Dr. Sue Sisley, prominent pot researcher who testified in Minnesota, fired abruptly


A physician with the University of Arizona who testified twice on behalf of Minnesota's medical cannabis bills was fired recently for what she's alleging is political retaliation for her research and activism.

Last session, Dr. Sue Sisley spoke to lawmakers here about the barriers she's faced at the federal level when trying to get approval for research. Instead, she urged states to take their own initiative and assured Minnesotans that "the sky hasn't fallen" in the 20, including Arizona, that already have medical cannabis programs on the books.

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George Humphrey, a spokesman for the U of A, says he's unaware of Sisley's testimony in Minnesota, so he couldn't comment on whether it played a role in her contract not being renewed. But even if he did, he wouldn't be able to talk about it because "policy prohibits us from discussing this action."


He did, however, dismiss the charge that there was political pressure to fire Sisley, and noted that the university has supported legislation providing cannabis research to be done on campus.

The timing of Sisley's firing is at the very least unfortunate. In March, she received final approval from the National Institute on Drug Abuse to begin research, after four years of waiting, on the affects of smoked cannabis on veterans who suffer from post-traumatic stress disorder.

The following month, Sisley claims, she was confronted by an administrator who told her that Andy Biggs, Arizona's Republican Senate president, disliked the attention her work was bringing the university. She says she was ordered to draw up a list of her recent political activism -- which would have included one trip to Minnesota and one to Kentucky -- while the university hired an investigator to keep an eye on her.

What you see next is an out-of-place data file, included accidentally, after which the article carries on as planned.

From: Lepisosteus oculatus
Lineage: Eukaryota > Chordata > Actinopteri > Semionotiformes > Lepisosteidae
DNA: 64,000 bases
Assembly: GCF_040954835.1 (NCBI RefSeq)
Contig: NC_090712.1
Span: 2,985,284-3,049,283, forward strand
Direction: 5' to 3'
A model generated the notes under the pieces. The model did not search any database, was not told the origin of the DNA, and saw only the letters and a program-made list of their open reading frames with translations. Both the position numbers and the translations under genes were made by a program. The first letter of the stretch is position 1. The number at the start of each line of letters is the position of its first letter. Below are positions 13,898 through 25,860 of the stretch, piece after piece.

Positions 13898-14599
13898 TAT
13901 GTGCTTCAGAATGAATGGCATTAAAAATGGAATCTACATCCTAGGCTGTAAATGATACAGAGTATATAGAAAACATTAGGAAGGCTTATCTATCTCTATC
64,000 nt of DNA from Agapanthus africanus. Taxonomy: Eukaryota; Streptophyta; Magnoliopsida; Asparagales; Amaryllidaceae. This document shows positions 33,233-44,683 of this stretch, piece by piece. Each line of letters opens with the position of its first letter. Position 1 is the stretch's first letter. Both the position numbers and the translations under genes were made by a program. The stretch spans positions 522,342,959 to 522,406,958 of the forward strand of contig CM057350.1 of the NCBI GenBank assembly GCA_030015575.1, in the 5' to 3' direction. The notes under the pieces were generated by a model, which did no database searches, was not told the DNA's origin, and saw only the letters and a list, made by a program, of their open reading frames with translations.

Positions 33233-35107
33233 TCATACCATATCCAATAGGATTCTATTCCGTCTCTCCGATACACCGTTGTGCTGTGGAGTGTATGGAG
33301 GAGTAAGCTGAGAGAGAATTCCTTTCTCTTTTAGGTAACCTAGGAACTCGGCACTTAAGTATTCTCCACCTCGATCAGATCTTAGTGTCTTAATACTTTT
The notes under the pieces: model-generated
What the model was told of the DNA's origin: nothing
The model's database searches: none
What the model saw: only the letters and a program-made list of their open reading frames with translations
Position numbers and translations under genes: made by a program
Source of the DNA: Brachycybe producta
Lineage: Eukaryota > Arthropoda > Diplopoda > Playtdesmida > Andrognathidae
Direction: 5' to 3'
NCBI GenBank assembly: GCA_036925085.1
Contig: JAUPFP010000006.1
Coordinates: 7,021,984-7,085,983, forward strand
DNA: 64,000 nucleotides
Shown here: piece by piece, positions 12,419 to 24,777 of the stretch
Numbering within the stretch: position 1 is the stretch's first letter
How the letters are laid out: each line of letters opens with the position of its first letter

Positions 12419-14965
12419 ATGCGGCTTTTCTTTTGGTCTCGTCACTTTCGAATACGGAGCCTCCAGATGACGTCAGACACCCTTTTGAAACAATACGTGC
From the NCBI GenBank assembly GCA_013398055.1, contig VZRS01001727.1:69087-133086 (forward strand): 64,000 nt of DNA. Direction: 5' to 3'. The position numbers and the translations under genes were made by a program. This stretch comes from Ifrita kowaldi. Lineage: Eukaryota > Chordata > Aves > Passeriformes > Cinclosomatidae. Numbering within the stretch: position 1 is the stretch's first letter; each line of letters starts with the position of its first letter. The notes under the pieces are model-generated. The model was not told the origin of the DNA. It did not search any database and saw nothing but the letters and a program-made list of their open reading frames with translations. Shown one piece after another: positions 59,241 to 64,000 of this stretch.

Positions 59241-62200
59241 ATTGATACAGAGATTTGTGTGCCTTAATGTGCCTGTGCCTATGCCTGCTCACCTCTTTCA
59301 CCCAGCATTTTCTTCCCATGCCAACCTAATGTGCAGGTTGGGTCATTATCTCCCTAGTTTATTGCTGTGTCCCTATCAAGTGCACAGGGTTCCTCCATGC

This isn't the first time the two have butted heads. Sisley approached Arizona lawmakers to use money earned from dispensaries to fund her study, and when Biggs maneuvered to block her, some of the physician's allies launched an unsuccessful recall, according to the L.A. Times.

"The Senate president and other right-wing lawmakers have been on the record saying they oppose marijuana research because they believe it is a strategy to promote marijuana legalization," Sisley says. "They try to suppress marijuana research at every turn."

On June 27, she received letters from the university saying her contract with the Telemedicine Program would not be extended past September 26, but providing no explanation.

Sisley, who maintains a private practice, could take the PTSD proposal to another university, and says she's already gotten offers. But even if she does accept one soon, her study would likely take another one to two years to get off the ground.

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